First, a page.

Part of my problem with this approach is that the friends seem to say some right things. They often speak with “right theology”, but in ignorance and applied without wisdom. The biggest problem with this approach is that Job also gets things wrong. One example is clear. He thinks God is against him. But the opening heavenly scenes makes clear that God is completely for Job.

God’s final verdict informs this way of reading Job. Having spoken to Job, the LORD addresses the friends …

“My anger burns against you and against your two friends, for you have not spoken of me what is right, as my servant Job has. And my servant Job shall pray for you, for I will accept his prayer not to deal with you according to your folly. For you have not spoken of me what is right, as my servant Job has.” (Job 42:7-8; ESV)

But what if these two verses could be translated:

… for you have not spoken to me what is right, as my servant Job has.  (Job 42:7-8; my modified translation of the ESV)

What if this was the most literal translation and the one that makes the most sense of the context? What if God was commending Job’s words to God, or at least his final words?

We’ll look first at Job 42:7-8 and then more broadly on Job’s prayers. One thing is certain. Job initially speaks to God in his suffering, longs to speak to God more directly, and when he gets the chance, even repents of his speech.

On the other hand, Job’s friends just speak about God; and not once speak to him. Isn’t this the case far too often for Christians, preachers and academics?


This translation suggestion is not my attempt to twist the meaning of the text. This is not my intention. It’s the most common general translation of these words, and as far as I can see the only way this particular Hebrew construction is ever translated elsewhere in the ESV.

There is always a danger in proposing a translation not followed in any English Bible. For those who don’t know Hebrew, bear with me. Hopefully what I write will still make sense. For those who do know Hebrew, please show me where I am wrong.

1. The key word in 42:7 and 8, אֵלַי (‘elay), is nowhere else in the ESV translated “of me”, and is usually translated “to me”. 

Those learning Hebrew learn that the normal gloss of (‘el) is “to”, usually involving movement or direction towards someone, unlike (‘al) which is translated very broadly, including “on”, “concerning” and “on account of”. If you add a personal ending (-ay) to (‘el), the gloss becomes “to me”. Of course, context always shapes meaning and the more samples we can examine the better.  What about the verbs of speaking followed by (‘el) with any personal ending.

2. Only in a tiny percentage of occasions ( ‘el) without a personal suffix following the word for speaking  דבר (dbr) is translated by “of” or “concerning”: only in 13 out of 270 verses. 

The verb form (dbr) followed by ( ‘el) without any suffix occurs in about 270 verses. In every verse the ESV translates the phrase with a word of speech (say, tell, command ) followed by a “to” or an implied “to”, except for 13 verses: “concerning” (7x) – (1 Sam. 3:12; Is. 16:13; 32:6; Jer. 30:4; 50:1; 51:12, 62); “of” (2x) – (2 Sam 7:19; 2 Chr. 32:19);”against” (4x) – (1 Ki. 16:12; Jer. 28:16; 36:7, 31). Some of these are also arguable. For instance, it is entirely possible that God’s prophetic word against or concerning a person or nation is actually also his word to them. This would account for 10 of the 13 verses.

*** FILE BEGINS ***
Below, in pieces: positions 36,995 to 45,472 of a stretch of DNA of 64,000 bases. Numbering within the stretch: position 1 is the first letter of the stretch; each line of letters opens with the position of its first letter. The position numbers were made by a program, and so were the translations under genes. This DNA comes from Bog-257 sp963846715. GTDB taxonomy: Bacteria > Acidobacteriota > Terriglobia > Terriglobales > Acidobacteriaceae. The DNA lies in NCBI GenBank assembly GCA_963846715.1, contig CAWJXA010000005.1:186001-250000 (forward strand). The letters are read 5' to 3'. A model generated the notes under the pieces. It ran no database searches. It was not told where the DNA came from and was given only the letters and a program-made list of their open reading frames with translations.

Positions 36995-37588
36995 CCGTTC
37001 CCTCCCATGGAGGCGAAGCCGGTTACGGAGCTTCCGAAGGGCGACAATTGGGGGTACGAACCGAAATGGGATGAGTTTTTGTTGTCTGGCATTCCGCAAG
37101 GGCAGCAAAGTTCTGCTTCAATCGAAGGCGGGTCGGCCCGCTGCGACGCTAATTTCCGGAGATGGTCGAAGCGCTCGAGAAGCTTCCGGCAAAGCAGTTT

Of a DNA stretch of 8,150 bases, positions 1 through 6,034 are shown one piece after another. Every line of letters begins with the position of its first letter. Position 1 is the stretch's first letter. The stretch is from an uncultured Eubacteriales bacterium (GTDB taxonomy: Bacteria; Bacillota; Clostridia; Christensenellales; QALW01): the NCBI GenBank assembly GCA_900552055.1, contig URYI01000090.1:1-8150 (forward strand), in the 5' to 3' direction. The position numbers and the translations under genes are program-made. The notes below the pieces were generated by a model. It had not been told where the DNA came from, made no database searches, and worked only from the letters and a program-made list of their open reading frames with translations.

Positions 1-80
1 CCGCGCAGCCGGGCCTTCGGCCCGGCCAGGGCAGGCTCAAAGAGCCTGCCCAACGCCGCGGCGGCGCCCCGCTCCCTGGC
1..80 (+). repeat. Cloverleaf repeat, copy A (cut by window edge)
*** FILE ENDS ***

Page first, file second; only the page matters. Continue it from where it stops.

But in the key phrases we are looking at, Job 42:7-8, ( ‘el) has a personal suffix.

3. Out of 147 other verses, on every occasion, ( ‘el) with a personal suffix following the word for speaking  דבר (dbr) is translated by a word of speech (told, command, said) and a “to” or an implied “to”.

There is one verse where the preposition was untranslated for smoother flow, but this does not change the argument (Ruth 1:18).

But perhaps 147 verses is not a broad enough sample, what about embarking on the same search with an even more common word for speaking?

4. אמר (‘amr) followed by (‘el) with a personal ending occurs in 550 verses. In all verses the ESV translates with a word of speaking (spoke, cried, command, tell ) followed by a “to” or an implied “to” (told him, spoke to her, spoke with us).

There are a handful of cases where the pronoun is left out or substituted with the noun for clarity, but the result still stands.

But what about the verse itself?

5.  It seems odd that the ESV and other English translations would translate the three occurrences of the same (dbr) + (‘el) two different ways in the same verse. Why is it fine to say that God had spoken to Job, is speaking to Eliphaz, but that Job was speaking about God?

After the LORD had spoken (verb form of dbr) these words (noun form of dbr) to (‘el) Job, the LORD said to (‘el) Eliphaz the Temanite: “My anger burns against you and against your two friends, for you have not spoken (verb form of dbr) of me (‘el + personal suffix) what is right, as my servant Job has. (Job 42:7; ESV; brackets added)